Monday, January 20, 2014

a different kind of writer's block

I put a lot of pressure on myself as a writer.  

I tell myself that I should write at least three times a week {if not more}.  I should have something valuable to say when I write and there should be some grand conclusion to my ramblings that makes the whole piece worth the effort of writing it. 

Everyone knows that the word should can be a really dangerous word that has the power to breed a deadly-kind-of-perfectionism. 

But lately, I've been seeing more than ever that there are times when the words just don't fit nicely in a blog post on this page.  

These days, I haven't done much writing at all.  Some might say that I have been out there living, too busy to snap a photograph or to think of any deep, reflective meanings for the experiences I am having.  If you ask me, I will tell you that the well has all-but-dried-up.  There have been few words, or feelings, or teachable moments that I have wanted to share.  Sometimes, that's just how it is, and we go with it -- we embrace the solitude and the silence and we try to heal.

I've been here before, stuck in this different-kind-of-writer's-block where the words come, but they are scattered like paint that has been angrily thrust onto a blank, white canvas.  Their colors are splattered everywhere in no specific arrangement or order and they make little sense to outside eyes looking in.

These are the broken-hearted words of a childless mother.  Words like loss and hate and without and I'm not sure what I believe anymore, thrust out of my heart and onto a page for the world to read and hear and contemplate.  They are not always pretty and faith-filled and sometimes, they offend.  Thankfully, I know better than to share them all.  

I have gotten a lot of questions lately about how I'm doing after our most recent miscarriage.  A lot has happened over the past month, things I hope to be able to share about in the days ahead. 

But for now, I'm not ready to try to put beautiful, meaningful words to what I'm experiencing.  There are parts of this grief process that are really ugly.  Parts I just don't want to share.  

But I know as well as you do that these broken-hearted feelings, they are mine to wrestle with.  These labels I now bear, they are mine to reckon with.  These words that are both ugly and beautiful at the very same time, they cannot be prayed away.

They are my broken-hearted words that will be thrust from my heart and onto a page in due time 

because I am writer, 

because this is how healing comes, 

because "this is my grief, and I must bear it" {jeremiah 10:19}.

>> until next time <<

~ me

Friday, January 3, 2014

let's not be afraid {meditations from Henri Nouwen}


{ excerpt from the Henri Nouwen Society's free daily meditations }

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Wednesday, January 1, 2014

reflections for the new year

I wish we could all enter the new year with a squeaky clean slate -- turn the page, embrace new habits, and leave the ugly of 2013 behind.

That's how it works, right?  We start fresh once the page of the calendar turns to January 1.  We're new people, the kind of people who are motivated to get fit, eat right, do better, be more loving, and conquer the world.  The past is behind us and we're moving forward.

I so wish that the turning of a calendar page could make us new.

But what we don't talk about on January 1 is that the old doesn't just go away when we turn the page; it follows us into the newness -- what we've done, who we've been, the joys and the sorrows, the things that have broken our hearts and crushed our souls.  These things are a part of us, a part of us that we carry in our arms and into the new year.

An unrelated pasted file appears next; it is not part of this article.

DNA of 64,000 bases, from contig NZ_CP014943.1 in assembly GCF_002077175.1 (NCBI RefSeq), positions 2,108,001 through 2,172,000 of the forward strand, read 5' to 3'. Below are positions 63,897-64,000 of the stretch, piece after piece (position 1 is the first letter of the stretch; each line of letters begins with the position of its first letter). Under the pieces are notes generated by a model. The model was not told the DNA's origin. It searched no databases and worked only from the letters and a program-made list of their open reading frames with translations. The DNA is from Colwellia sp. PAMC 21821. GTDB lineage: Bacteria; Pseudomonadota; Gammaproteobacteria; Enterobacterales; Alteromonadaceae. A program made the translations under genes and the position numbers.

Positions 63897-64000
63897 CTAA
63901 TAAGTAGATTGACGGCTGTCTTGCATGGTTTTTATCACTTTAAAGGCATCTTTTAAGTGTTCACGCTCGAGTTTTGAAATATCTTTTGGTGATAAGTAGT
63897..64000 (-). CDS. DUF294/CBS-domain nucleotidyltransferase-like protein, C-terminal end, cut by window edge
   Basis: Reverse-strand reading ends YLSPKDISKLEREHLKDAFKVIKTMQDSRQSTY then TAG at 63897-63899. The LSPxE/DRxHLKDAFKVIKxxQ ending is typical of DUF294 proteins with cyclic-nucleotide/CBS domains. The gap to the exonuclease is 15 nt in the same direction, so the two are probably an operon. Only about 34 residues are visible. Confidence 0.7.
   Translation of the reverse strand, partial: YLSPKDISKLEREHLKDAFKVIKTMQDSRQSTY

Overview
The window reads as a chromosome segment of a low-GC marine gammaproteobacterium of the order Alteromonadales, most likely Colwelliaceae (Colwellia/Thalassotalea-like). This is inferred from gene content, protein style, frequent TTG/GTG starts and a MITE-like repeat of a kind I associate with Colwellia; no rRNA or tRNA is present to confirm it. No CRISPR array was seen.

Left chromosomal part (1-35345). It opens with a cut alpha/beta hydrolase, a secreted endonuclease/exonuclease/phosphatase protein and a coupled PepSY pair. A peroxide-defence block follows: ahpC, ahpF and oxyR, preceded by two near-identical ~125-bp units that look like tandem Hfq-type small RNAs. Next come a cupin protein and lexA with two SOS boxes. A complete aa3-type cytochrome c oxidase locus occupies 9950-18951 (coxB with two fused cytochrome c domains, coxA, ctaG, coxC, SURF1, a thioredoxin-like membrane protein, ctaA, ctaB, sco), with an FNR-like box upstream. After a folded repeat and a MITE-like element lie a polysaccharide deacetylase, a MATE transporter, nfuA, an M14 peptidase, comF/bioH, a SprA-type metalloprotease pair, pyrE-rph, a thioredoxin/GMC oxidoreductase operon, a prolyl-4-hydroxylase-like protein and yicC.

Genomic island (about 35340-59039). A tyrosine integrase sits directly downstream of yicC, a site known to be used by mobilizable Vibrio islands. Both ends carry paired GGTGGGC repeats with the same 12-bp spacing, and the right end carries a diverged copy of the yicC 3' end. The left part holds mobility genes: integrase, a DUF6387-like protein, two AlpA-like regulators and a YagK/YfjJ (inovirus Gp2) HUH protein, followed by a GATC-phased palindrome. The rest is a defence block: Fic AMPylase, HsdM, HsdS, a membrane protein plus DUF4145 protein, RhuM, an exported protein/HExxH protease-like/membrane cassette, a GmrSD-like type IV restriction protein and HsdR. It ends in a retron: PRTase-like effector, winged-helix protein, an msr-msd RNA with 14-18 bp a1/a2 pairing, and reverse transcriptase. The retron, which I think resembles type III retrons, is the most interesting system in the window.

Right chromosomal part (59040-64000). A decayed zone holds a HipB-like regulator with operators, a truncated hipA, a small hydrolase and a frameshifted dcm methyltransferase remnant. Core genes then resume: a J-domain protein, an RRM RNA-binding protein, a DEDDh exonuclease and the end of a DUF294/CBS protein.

The page turns, and in my arms I carry joy -- the joy of growing closer to my runner-man through the trials of this past year, of learning how to be a better wife, of becoming much-better-friends with our neighbors, of turning our inner-city row-house into a home, of adopting our puppy-dog Madeira {the beast}, of watching the kids in the community make tough, god-honoring choices, of seeing so many of our closest friends become parents, of sharpening my voice as a writer.

The page turns, and in my arms I also carry sorrow -- the sorrow of remembering M {our first baby lost due to miscarriage}, of trying and trying and trying to conceive, of losing our second precious little baby to another miscarriage, of experiencing the kind-of-grief that never leaves your side, of hearing gun-shots at the end of our block that turned into homicide, of strained friendships that used-to-be, of one of my dearest friends moving away, of decisions that have flipped life-as-we-knew-it upside down.

A few years ago, my runner-man and I went with some friends to visit a city church-plant in Richmond, VA.  We sat around a table with one of the pastors and his family and talked about ministry, the mistakes we've made, and how to balance our commitments with family life.  Somewhere during this conversation, his adorable-adopted-son gave me this yellow thomas-the-tank-engine gummy bracelet with the words full steam ahead written on it.


I wear it when I need to be reminded that that life goes on despite all the twists and turns and heartaches -- that grief cannot conquer all -- that we can always turn the page and move forward -- that in my weakness, I am strong in Christ.

We can all move forward, full steam ahead, into the excitement of a new year.  But whether we invite it or not, the old is coming with us.  We will carry the joys and the sorrows in our arms and into the new.  If we let them, these things can teach us, and mold us, and give us perspective for the days ahead.

And as we press on, full steam ahead, the old will slowly {but surely} make us new.

happy new year.